If your family member is young allow classmates to share. If your loved one is older and enjoyed a career, colleagues at their place of employment can pen some gems that offer treasured insights. Did your loved one belong to a church, professional or volunteer organization, or a military unit? Offer those connections an opportunity to write.

You are our letter, written in our hearts, known and read by all men;

Be patient. Some people may decline. Try not to take it personally. Encourage folks to write from the heart and not to worry about spelling and grammar. It may take several weeks or even months for your journal to make the rounds. It's worth the wait!

We had family write in the journal last, but the order is entirely up to you. I did it for practical reasons, because, without Chris, we no longer had much, if any, interaction with the other institutions. I wanted to catch them when their memories were fresh.

Nowadays with so much social media and video recording a simple journal may seem outdated, but I couldn't disagree more. For one thing, it is sometimes difficult for the bereaved to watch videos. And many such recordings aren't very candid. The subject is often performing for the benefit of the camera.

In my opinion, the written word is so much more intimate. Each journal entry tells a special story from that person's unique perspective. We can glimpse the life of our loved one as others saw him. The writings also highlight how our dear ones touched those lives, many times in ways we never would have known!

"...Being his schoolteacher and homebound teacher in fifth grade were special experiences I will cherish always. My time with Chris was a blessing to me...He was the first student to utilize my pig mailbox by sending me a note...whenever he came to visit he always left me a note...he helped me teach two entire homeroom classes about courage and compassion..."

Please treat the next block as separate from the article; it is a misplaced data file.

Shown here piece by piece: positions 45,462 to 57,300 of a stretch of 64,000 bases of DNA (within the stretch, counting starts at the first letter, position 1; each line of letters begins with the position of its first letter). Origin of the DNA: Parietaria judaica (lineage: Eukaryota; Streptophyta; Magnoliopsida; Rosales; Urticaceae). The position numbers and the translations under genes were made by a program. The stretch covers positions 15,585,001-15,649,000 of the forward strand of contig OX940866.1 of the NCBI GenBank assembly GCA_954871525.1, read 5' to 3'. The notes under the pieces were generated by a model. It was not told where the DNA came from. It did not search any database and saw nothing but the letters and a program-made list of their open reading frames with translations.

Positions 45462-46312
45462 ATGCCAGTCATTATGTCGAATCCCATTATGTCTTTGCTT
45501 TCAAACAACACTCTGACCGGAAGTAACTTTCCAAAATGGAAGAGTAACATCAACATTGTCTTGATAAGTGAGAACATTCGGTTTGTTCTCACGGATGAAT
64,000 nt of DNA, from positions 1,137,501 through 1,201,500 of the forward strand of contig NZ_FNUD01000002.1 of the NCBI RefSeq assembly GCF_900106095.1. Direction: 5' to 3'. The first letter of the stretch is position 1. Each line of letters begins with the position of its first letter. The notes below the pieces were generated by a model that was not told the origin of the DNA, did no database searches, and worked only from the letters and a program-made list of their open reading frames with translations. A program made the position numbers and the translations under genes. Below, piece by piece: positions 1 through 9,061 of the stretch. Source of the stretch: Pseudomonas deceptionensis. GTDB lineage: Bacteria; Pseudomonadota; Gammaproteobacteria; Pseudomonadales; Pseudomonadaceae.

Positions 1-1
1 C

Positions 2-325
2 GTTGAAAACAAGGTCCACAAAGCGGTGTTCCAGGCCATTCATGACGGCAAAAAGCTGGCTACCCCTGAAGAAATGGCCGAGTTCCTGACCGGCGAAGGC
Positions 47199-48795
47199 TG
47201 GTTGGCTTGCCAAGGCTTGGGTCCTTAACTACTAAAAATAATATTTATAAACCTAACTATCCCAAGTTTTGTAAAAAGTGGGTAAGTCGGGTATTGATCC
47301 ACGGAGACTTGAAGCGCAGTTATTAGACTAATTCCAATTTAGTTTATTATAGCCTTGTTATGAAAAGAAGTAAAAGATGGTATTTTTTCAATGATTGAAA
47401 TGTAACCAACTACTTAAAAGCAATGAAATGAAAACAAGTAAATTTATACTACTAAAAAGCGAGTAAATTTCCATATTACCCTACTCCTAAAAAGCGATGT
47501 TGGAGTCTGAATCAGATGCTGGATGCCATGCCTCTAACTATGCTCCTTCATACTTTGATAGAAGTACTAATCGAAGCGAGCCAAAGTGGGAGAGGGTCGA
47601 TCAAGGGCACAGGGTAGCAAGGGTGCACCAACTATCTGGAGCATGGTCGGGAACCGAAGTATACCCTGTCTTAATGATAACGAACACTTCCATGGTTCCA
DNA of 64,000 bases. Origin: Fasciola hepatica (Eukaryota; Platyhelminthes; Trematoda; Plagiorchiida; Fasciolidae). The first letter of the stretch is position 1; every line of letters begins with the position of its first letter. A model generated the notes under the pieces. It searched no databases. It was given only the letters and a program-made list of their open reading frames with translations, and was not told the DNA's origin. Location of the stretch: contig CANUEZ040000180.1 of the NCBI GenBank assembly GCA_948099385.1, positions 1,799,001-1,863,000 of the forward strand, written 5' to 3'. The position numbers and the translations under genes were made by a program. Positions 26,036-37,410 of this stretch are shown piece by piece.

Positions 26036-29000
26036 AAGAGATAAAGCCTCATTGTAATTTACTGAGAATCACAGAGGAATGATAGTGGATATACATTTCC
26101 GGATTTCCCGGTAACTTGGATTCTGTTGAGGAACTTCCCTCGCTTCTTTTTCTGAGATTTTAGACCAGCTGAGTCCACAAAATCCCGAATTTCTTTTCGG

Those journal entries remind me that my son's life mattered, and that he was here for a reason. They remind me of my blessings. I can't promise that journaling will do the same for you, but I'd be very surprised if it didn't.

Perhaps your beloved subject is very elderly and has no contemporaries to share thoughts. Loving memories from younger generations can be recorded. If possible, find someone to interview them about their life and record it in the journal.

One final reason to collect stories is to benefit those who can't read them yet. What a wonderful family legacy to leave for children and grandchildren!

This will be written for the generation to come, That a people yet to be created may praise the LORD.

Recently, we lost our second son, Jarrod. Unlike Chris, who knew his time on earth was limited, Jarrod's loss was sudden. There was no time to prepare, no time to reflect beforehand. I will be collecting memories nonetheless.  Many will be printed e-mails that I will lovingly glue into a very special journal of love.

Our Jarrod

Whether your loss is imminent, sudden, or has come after a long illness, a memorial journal is a priceless treasure, and it will also give others the opportunity to participate in the healing process.